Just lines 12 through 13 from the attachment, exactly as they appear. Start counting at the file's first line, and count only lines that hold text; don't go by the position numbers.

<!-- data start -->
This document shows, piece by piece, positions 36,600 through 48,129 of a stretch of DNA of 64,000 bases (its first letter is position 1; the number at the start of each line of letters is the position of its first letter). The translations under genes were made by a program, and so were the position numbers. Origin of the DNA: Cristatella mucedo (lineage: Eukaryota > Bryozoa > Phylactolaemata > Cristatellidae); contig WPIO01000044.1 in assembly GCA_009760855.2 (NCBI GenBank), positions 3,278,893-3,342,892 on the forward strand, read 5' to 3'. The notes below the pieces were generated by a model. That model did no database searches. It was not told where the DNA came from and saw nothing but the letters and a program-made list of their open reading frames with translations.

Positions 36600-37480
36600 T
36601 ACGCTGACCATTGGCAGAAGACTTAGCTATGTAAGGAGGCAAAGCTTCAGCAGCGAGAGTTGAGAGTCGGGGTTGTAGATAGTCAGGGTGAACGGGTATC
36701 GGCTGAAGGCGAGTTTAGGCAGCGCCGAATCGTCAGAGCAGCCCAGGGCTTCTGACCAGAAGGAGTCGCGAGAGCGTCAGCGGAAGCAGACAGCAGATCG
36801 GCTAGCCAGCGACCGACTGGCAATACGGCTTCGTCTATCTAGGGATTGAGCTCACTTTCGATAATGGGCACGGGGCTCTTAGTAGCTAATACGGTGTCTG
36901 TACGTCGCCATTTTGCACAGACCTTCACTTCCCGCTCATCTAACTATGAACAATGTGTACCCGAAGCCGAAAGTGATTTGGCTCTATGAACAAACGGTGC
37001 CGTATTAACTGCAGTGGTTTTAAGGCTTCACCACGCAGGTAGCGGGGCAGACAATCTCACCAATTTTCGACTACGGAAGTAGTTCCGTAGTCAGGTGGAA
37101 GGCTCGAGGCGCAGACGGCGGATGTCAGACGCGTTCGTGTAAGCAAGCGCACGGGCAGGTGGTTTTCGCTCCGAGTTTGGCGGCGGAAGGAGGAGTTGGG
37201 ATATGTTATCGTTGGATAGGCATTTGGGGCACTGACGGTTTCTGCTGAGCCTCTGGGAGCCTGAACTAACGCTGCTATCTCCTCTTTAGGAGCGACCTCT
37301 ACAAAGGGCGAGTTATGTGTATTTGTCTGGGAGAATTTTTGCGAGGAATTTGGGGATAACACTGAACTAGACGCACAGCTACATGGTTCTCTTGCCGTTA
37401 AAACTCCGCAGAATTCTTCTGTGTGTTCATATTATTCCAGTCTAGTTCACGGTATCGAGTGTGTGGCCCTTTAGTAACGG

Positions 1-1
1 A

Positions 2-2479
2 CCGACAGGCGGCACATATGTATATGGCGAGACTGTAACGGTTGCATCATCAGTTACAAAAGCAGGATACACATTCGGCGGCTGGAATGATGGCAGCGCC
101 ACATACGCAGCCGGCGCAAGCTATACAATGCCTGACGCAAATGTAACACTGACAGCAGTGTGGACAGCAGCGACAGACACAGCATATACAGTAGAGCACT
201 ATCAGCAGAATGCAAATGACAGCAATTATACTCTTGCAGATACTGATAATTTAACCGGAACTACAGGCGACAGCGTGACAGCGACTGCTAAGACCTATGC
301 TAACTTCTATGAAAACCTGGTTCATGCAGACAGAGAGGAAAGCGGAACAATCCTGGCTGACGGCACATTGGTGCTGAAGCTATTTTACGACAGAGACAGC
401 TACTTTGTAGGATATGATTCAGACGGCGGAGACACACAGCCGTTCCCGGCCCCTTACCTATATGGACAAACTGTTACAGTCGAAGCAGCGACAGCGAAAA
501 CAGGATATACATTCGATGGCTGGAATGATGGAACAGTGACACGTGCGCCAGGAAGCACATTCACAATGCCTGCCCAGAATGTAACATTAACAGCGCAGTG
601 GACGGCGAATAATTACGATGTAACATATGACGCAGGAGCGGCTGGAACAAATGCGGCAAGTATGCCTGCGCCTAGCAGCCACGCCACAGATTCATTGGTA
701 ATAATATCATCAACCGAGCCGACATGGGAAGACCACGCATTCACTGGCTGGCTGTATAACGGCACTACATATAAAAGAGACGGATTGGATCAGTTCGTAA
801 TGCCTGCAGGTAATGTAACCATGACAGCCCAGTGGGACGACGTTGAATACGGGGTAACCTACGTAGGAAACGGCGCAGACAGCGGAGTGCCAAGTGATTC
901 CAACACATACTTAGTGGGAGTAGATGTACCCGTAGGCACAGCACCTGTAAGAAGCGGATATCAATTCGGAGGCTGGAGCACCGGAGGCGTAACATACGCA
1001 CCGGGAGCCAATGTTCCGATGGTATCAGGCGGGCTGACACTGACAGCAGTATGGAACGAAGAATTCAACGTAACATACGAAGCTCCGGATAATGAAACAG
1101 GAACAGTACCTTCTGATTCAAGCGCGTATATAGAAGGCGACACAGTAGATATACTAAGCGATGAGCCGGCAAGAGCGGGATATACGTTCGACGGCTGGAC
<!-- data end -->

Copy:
37401 AAACTCCGCAGAATTCTTCTGTGTGTTCATATTATTCCAGTCTAGTTCACGGTATCGAGTGTGTGGCCCTTTAGTAACGG

Positions 1-1